Electric Picnic review: Chvrches – There’s no roof, but they blow it off anyway

The electropop head-hangers conquer the festival’s main stage

Chvrches: led by the slight yet mighty-lunged Lauren Mayberry, they bulldoze through Recover and uncork sinkholes of angst on The Mother We Share. Photograph: Dave Meehan

Chvrches: led by the slight yet mighty-lunged Lauren Mayberry, they bulldoze through Recover and uncork sinkholes of angst on The Mother We Share. Photograph: Dave Meehan

 

CHVRCHES

Main Stage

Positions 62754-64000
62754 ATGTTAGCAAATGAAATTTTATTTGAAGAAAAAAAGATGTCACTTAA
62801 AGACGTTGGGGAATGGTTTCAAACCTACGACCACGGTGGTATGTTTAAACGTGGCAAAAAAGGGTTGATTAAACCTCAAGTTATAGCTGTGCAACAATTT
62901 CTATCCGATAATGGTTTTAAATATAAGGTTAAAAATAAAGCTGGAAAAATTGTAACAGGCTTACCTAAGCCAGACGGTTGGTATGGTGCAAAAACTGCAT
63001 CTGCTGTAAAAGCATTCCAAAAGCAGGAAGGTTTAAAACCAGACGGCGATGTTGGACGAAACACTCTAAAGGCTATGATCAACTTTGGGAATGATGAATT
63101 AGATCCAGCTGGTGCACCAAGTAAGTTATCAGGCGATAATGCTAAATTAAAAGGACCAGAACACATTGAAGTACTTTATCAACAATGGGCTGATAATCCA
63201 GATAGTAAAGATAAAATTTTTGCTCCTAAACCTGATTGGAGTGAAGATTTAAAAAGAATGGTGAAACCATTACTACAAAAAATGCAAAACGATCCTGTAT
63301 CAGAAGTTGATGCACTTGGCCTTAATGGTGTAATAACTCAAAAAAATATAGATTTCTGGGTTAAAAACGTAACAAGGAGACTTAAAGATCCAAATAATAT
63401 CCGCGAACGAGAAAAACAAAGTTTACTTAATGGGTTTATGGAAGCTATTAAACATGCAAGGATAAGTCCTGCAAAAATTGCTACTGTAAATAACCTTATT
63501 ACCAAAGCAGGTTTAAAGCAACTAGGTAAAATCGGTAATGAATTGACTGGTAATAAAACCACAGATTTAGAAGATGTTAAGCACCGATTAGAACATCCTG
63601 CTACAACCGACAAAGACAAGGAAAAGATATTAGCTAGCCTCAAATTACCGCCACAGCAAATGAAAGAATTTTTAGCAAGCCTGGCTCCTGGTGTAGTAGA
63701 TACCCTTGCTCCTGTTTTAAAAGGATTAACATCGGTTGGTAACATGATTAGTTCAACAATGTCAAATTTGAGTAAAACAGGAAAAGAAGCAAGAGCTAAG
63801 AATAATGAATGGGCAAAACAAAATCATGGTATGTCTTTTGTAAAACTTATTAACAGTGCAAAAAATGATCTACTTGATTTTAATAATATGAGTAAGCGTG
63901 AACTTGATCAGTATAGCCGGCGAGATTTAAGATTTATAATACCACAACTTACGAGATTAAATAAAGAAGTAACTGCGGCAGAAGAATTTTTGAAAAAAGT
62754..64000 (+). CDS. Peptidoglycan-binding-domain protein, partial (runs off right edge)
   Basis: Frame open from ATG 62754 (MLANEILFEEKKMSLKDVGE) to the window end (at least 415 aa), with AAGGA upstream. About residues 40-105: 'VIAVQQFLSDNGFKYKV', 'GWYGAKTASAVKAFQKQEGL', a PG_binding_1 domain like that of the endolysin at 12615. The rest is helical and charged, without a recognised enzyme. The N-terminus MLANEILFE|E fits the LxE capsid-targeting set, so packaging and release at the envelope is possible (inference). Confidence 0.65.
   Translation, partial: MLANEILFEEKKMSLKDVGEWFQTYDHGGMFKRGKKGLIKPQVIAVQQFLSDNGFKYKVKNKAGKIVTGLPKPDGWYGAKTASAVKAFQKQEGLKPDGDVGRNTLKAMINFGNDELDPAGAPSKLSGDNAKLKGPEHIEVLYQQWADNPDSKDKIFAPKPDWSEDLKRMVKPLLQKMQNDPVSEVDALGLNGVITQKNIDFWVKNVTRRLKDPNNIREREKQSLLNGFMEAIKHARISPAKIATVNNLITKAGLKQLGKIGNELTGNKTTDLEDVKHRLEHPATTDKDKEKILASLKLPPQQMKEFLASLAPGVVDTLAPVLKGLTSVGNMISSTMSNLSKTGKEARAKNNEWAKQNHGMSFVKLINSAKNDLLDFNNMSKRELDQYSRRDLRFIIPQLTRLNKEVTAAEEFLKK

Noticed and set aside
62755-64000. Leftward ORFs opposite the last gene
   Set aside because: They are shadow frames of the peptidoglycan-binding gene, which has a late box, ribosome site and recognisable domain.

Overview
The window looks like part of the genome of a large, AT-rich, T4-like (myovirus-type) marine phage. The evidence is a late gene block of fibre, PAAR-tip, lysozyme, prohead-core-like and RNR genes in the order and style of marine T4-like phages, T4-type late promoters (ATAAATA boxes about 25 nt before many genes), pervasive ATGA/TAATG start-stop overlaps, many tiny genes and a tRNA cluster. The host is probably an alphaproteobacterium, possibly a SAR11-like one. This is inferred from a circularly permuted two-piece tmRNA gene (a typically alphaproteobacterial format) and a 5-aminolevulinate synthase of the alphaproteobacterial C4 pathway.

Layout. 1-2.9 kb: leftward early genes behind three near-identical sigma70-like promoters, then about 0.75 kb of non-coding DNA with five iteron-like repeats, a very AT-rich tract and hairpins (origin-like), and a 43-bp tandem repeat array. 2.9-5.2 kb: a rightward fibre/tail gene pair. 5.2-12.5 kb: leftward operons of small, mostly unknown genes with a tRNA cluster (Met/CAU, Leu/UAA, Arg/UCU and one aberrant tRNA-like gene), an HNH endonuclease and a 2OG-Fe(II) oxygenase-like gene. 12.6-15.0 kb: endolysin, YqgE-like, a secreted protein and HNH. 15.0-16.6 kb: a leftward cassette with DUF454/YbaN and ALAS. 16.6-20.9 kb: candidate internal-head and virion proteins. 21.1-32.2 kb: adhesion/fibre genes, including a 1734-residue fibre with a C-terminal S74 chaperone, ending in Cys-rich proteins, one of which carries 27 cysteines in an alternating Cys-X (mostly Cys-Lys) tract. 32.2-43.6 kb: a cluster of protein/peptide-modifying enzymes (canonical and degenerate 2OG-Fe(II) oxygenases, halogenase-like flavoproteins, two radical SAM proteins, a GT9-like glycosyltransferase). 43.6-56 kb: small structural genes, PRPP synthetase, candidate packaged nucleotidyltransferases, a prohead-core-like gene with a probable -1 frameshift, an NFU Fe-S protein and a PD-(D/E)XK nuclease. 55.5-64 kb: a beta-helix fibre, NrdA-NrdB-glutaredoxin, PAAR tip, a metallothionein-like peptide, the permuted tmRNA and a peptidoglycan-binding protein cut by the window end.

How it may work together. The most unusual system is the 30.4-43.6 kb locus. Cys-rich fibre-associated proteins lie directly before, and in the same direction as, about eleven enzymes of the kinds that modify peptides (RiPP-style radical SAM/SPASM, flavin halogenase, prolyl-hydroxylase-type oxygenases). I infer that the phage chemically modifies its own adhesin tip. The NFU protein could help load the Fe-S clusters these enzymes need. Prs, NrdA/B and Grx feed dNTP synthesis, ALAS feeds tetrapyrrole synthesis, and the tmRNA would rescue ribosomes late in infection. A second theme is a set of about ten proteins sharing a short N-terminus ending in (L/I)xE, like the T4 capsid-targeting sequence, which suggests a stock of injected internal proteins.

The wide open spaces of Electric Picnic’s main stage pose a challenge for Chvrches, whose head-hanging electropop feels designed for hugging the shadows. But the Glasgow three-piece own their big moment at a festival where they have previously woven their introspective magic in the smaller tented arenas. Led by the slight yet mighty-lunged Lauren Mayberry, they bulldoze through the cathartic Recover and uncork sinkholes of angst on The Mother We Share. There is room for humour, too. “Is that a flag with Jonah Hill’s head?” asks Mayberry, stumped as to why festivalgoers are flourishing a banner emblazoned with the likeness of the Hollywood actor. As with all the best bands, they also present a case study in contrasts. Before finding success as mopey pop stars, Iain Cook and Martin Doherty passed through endless Glasgow indie no-hopers. They still look as if they should be roadies for Primal Scream – which cannot be said of Mayberry, who is sporting glittering face paint and a twinkling dress. As darkness descends they finish with Never Say Die, a song both uplifting and ominous and thus an entirely appropriate farewell. There is no roof, but Chvrches blow it off anyway.

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